Instead of doing everything yourself, it might be better to hire a manager and delegate the work to professionals.
3. Enable Growth
When you hire a property management company, you might be able to utilize the manager to look after multiple properties. If they’re looking after multiple properties, you can start having economies of scale, where the percentage that you’re paying in management goes down.
4. Get the Inside Scoop
You may like working with property managers because they are always aware of what is happening with your building and your market. If you try to manage my property yourself, you would not be able to keep track of everything that is going on. Having a manager helps you to stay on top of things.
If something is wrong, the tenants will let you know. It is important to be informed about what is happening in the building.
Property managers have a lot of useful knowledge that people don’t always take advantage of. If I’m interested in buying a property in an area I’m not familiar with, I’ll talk to the property managers there to get more information about the market.
The agent will usually say, “Oh, that’s a great property. It’ll cash flow $200, $300.” I plan to say “Hi, I am considering buying this property. The kind of rent I would be looking at is …. Would you happen to know how much it would cash flow?” The agent will probably say something like “That property is great! It would cash flow $200-$300.”
Oftentimes, real estate agents will tell you right away if they think the price is too high or too low. They may also suggest that you could get a few hundred more for each suite.
The reason real estate agents are so valuable is that they have first-hand knowledge of what is happening in the market. They know even better than some brokers because they directly interact with tenants. They can see which deals are falling through from the perspective of someone who is trying to lease a property. This is extremely useful information, so you should definitely make use of it!
Cons of Hiring a Property Manager
If you hire a property manager properly and maintain a good relationship with them, they can be a real asset. But there are some drawbacks to management outsourcing as well.
The first downside is the cost. It can be as low as 4 percent of the gross income of the property (the gross rent) or as high as 12 percent, depending on the market. So you need to take that into consideration.
While many people remember the percentage management fee, they oftentimes forget about the leasing up costs. If the property manager has to find new tenants, it could cost up to a month’s rent or half a month’s rent. And those numbers can actually really start adding up—that 4 percent all of a sudden is 7 percent if you do the calculation over the year.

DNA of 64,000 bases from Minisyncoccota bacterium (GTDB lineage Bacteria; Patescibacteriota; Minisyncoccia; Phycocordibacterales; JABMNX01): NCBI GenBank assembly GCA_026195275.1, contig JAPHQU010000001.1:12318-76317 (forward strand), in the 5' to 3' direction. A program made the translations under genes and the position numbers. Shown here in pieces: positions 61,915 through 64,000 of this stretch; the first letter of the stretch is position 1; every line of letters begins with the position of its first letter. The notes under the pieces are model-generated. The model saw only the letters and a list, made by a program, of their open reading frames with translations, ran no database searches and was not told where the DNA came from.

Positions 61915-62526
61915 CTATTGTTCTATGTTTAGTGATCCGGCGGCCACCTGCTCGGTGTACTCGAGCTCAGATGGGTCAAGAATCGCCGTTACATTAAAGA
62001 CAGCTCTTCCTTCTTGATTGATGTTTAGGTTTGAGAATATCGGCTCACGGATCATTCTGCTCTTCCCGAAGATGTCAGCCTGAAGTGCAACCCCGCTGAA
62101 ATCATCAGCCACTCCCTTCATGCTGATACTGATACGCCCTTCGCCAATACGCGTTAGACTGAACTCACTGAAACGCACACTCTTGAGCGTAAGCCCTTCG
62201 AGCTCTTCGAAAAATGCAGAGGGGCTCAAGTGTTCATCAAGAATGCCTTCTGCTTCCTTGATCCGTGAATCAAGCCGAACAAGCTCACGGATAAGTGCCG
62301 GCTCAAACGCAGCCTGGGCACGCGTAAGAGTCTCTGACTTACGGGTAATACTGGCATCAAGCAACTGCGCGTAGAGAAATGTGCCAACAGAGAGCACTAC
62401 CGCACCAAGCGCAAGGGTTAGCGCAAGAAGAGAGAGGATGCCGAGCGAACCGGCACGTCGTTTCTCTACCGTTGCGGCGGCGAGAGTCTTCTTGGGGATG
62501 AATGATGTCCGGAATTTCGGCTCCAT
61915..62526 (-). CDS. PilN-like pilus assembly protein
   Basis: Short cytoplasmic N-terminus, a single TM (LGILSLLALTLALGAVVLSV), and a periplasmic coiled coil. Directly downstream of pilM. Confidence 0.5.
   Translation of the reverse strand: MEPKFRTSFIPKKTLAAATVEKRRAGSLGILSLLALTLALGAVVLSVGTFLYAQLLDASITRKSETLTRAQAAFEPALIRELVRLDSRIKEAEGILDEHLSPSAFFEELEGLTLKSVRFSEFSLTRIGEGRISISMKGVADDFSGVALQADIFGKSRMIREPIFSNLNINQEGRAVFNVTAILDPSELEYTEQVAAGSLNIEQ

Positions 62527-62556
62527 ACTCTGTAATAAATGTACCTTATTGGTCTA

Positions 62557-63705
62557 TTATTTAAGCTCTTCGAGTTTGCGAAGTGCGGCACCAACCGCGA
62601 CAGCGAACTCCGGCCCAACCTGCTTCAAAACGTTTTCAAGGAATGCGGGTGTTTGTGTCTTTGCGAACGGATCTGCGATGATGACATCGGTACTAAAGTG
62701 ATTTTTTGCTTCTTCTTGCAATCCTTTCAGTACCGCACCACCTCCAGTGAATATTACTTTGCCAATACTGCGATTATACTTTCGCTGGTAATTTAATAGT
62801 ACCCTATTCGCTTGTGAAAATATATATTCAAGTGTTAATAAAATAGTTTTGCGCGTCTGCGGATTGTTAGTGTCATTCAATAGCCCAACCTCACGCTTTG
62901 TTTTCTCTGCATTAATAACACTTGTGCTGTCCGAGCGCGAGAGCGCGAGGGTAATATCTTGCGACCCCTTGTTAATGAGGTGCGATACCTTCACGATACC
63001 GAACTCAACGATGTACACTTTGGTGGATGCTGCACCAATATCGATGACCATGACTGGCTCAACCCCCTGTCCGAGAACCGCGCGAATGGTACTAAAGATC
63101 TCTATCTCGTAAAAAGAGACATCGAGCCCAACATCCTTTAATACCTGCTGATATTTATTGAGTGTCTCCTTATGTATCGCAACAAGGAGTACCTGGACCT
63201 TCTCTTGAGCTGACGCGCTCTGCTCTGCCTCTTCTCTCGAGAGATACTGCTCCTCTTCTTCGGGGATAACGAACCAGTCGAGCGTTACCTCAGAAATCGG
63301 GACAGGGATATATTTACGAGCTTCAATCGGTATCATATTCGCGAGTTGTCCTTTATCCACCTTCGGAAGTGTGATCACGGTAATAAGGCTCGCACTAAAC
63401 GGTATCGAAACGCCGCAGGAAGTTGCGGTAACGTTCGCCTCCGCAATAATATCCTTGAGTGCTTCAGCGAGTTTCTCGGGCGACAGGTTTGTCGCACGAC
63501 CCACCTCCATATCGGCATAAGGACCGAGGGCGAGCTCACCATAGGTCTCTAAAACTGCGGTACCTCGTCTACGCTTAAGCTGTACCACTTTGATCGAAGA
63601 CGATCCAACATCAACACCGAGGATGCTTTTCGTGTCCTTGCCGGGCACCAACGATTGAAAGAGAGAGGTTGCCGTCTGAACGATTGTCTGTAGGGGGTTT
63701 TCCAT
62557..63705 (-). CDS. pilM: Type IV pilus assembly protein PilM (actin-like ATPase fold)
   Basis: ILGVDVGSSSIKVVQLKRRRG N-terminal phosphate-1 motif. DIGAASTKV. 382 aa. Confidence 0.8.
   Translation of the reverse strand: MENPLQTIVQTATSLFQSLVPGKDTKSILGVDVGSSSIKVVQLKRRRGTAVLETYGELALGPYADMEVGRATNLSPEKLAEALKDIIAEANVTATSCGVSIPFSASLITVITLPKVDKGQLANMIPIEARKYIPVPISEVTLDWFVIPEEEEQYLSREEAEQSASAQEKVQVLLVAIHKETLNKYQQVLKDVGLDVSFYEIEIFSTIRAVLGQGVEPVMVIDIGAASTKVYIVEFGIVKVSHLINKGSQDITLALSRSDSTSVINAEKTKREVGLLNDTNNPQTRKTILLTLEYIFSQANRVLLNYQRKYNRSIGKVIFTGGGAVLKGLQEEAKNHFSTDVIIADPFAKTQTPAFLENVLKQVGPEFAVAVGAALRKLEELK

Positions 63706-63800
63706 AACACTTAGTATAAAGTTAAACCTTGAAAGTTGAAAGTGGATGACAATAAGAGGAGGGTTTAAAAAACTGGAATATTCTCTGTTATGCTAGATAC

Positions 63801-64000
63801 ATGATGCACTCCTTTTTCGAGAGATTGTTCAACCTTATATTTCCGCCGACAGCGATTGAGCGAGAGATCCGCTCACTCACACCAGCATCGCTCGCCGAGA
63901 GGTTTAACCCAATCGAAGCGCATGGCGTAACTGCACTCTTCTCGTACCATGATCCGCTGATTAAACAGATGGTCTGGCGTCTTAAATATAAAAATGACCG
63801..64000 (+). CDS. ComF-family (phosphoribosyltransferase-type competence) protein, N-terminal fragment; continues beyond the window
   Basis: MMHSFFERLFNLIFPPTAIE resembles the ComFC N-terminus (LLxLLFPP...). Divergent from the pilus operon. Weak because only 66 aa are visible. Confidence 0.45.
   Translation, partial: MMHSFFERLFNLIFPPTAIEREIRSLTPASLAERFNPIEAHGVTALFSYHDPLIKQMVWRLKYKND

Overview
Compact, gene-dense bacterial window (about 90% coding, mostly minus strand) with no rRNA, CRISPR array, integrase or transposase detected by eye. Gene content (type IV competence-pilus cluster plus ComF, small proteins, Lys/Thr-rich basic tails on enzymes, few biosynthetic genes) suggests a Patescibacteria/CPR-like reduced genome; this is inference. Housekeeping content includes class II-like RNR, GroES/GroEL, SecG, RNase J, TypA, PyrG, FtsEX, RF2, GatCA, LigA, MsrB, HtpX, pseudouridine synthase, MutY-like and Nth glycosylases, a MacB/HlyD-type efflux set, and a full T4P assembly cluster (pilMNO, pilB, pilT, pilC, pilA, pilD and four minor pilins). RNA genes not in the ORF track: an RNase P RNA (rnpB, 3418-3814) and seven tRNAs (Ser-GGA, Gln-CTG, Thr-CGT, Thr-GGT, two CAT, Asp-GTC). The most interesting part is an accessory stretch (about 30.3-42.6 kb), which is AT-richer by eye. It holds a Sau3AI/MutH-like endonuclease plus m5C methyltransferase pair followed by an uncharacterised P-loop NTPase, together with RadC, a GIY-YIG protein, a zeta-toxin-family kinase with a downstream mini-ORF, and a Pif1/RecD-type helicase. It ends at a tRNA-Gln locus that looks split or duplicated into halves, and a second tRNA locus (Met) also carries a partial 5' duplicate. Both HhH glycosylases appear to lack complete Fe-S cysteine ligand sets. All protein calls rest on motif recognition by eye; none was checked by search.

This is something you should seriously consider. If you can afford it, it’s just another business expense. It’s a tax write-off, and in my opinion, it’s worth the cost.
The only potential downside to this arrangement is that your baby’s other parent may not love them as much as you do.
When you own something, it’s your property and you have a different type of relationship with it than when you simply manage it. Even if the person managing it is good at their job, they still won’t have the same level of care or investment in it as you do.
The key thing to remember is that you’re responsible for managing the property manager. You need to make sure that the working relationship between you is good.
If you don’t have a good working relationship, you get lots of what can be considered “crap”, you don’t need to lie to that person to be respectful. If you have a good working relationship then good things will happen, but if you don’t have a good working relationship then you’ll just get a bunch of crap.
Many property managers can offer great tips in the market. They find out when an owner is planning to sell or if there’s some issue with ownership, and you get rewarded for having good relationships with them. You get little pieces of market information over time that could lead to buying a property for yourself.
Why own a rental property?
There are many benefits to owning investment property assets.
Several factors make property a more attractive investment than shares for many people. One is that property is more tangible than shares–you can see and touch it, whereas shares represent ownership in a company that may be headquartered in another city, state, or country. Additionally, property is often seen as more stable than shares, meaning it doesn’t experience the same wild price swings that stocks do. Finally, historically, property has delivered better returns than shares over the long term.
Negative gearing can help young people repay their loans by allowing them to deduct all of their outgoing costs from their total taxable income. “Rent-vesting” is a popular strategy among first home buyers because it allows them to keep renting where they want while still having an investment in the property market. Ideally, they can sell their investment property or use the equity to buy their forever home when the time is right.
Property investment can help you prepare for retirement in several ways. For example, it can provide you with a stream of rental income. Additionally, you can sell your current property when you retire and use the proceeds to buy a new home.